While Kip remained in Vienna, Arthur returned to Woodbridge, as did Janet. Although Arthur was his old exasperating self, Janet was turning over a new leaf and was determined to become one of the "good people of Woodbridge" while holding on to her basic gutsy self. She had been living in New York and had become engaged to Dr. Tony Porter, a middle-aged widower with a sixteen-year-old daughter, Wendy, whose mother had died twelve years earlier. Janet's concerted efforts to win over Wendy were rather extravagant--she constantly bought clothes for the girl. Wendy rather liked Janet in the beginning of Tony's new marriage to her, and dated the rich, spoiled Eddie Grant until he made a drunken pass at her at a party. Paul Britton helped straighten Eddie out, since the boy was one of his students, and made Eddie's big-shot father, "E.C.," realize that Eddie must learn the virtues of hard work and perseverance.

At the same time Janet and the Porters made their mark, Peter Ames purchased the local TV station and was placed into contact with George Bennett, a TV talk show producer, and his female assistant, Brooke Lawrence. George was a dried-out alcoholic with a stable home life, but despite his love for his devoted wife Marion and small daughter, Peggy, he still had a great deal of affection for Brooke. Little did ol' George know that Brooke was a dauntless career woman whose respect for him didn't exceed the plan she so successfully carried out: to confuse him around the office to the point of his going back to the bottle and getting himself fired, only to allow for Brooke's taking over his job!

Marian Bennett became friendly with Susan and confided that she did not trust Brooke, certain that Brooke was the reason for George's return to alcoholism. But Peter and Valerie were initially convinced that Brooke was a fine woman. Just as Peter prepared to fire George, Brooke took the dejected producer to a bar and made sure he was half in the bag before leaving the premises. George took a fatal fall into a dam while walking home, and the distraught Marian was now totally convinced of Brooke's treachery. Then one night, in true-old-movie fashion, Brooke made an obvious pass at Peter in her apartment--which Peter immediately reported to Valerie. Val confronted Brooke and a struggle ensued in which Brooke was killed. Val stood trial for manslaughter, but the death was proven an accident. Other characters in the Brooke Lawrence scenario included Freddy Fay, a gigolo writer Brooke was supporting; Stella Novik, Brooke's maid, who stole from her employer on orders from her husband, petty thief Karl Novik; Olivia Prentiss, Brooke's neighbor; and Ellie Simmons, George's longtime secretary.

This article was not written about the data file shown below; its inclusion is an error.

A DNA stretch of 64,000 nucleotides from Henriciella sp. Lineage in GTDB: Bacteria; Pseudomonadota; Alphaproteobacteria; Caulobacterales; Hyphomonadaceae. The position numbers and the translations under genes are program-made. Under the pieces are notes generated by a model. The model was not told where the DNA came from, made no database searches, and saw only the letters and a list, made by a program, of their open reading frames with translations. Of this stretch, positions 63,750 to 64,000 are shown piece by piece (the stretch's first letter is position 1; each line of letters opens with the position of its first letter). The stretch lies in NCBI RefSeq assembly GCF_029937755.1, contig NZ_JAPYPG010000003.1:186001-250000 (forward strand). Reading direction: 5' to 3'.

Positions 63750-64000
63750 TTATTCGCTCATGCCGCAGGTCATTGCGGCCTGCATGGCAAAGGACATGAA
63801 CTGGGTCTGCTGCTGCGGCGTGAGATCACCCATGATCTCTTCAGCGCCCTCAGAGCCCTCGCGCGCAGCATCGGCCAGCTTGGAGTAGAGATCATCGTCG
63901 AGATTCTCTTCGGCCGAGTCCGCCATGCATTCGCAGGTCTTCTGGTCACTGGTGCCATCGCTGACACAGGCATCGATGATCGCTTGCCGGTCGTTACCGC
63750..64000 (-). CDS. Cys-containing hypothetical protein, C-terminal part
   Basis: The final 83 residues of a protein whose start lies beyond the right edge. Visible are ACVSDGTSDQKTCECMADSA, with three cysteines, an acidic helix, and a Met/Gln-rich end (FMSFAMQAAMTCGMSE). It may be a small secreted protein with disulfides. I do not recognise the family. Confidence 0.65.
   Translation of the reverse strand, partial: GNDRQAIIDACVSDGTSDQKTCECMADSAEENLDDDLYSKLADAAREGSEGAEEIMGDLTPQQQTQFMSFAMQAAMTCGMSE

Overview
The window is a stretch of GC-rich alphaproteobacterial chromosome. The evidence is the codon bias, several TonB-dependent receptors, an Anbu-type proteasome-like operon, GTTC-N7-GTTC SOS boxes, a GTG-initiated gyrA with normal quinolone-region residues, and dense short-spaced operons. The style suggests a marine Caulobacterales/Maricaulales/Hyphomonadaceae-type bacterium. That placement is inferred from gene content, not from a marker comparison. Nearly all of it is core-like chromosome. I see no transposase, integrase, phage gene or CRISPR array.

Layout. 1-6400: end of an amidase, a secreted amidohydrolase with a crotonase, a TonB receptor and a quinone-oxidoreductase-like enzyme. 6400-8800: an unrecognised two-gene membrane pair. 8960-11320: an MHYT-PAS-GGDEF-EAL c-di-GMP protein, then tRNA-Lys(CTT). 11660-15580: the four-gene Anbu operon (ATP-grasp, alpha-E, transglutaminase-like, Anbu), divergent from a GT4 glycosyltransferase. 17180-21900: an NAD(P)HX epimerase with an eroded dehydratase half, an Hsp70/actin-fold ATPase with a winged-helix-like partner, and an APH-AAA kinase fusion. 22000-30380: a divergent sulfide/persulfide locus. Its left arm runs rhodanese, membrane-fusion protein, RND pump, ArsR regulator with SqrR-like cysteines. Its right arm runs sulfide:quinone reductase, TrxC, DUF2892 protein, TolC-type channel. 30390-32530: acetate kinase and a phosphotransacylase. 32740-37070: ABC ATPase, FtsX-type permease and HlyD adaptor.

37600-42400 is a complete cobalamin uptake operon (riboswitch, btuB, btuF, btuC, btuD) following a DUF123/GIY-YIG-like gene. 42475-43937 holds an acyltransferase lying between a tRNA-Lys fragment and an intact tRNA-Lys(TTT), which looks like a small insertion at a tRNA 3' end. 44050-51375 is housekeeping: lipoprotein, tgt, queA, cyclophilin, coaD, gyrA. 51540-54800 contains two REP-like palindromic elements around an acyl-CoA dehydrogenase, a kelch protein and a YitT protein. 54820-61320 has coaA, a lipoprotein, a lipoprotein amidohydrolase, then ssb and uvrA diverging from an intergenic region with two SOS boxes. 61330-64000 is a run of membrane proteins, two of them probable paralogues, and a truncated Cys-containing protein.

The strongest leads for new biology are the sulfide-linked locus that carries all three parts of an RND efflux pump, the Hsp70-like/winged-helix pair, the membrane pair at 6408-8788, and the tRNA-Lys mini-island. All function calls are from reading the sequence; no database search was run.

Paul Britton had caused quite a stir when he taught a racy novel, "Night of Apollo," in an English course. Conservative Woodbridge residents must have been delighted in late 1966 when the Brittons moved to Wisconsin where Paul had accepted a guest lectureship.


Backstage, the ratings had been slipping quite a bit over the past year. So Jane and Ira Avery were replaced by John Hess in early 1967. Although the stories continued strong for a while, the show's downward direction had already begun--and The Secret Storm was to continue on a slump for the next seven years.

Continue reading Remembering Woodbridge: A History of the Late, Great 'Secret Storm' (Part 5)...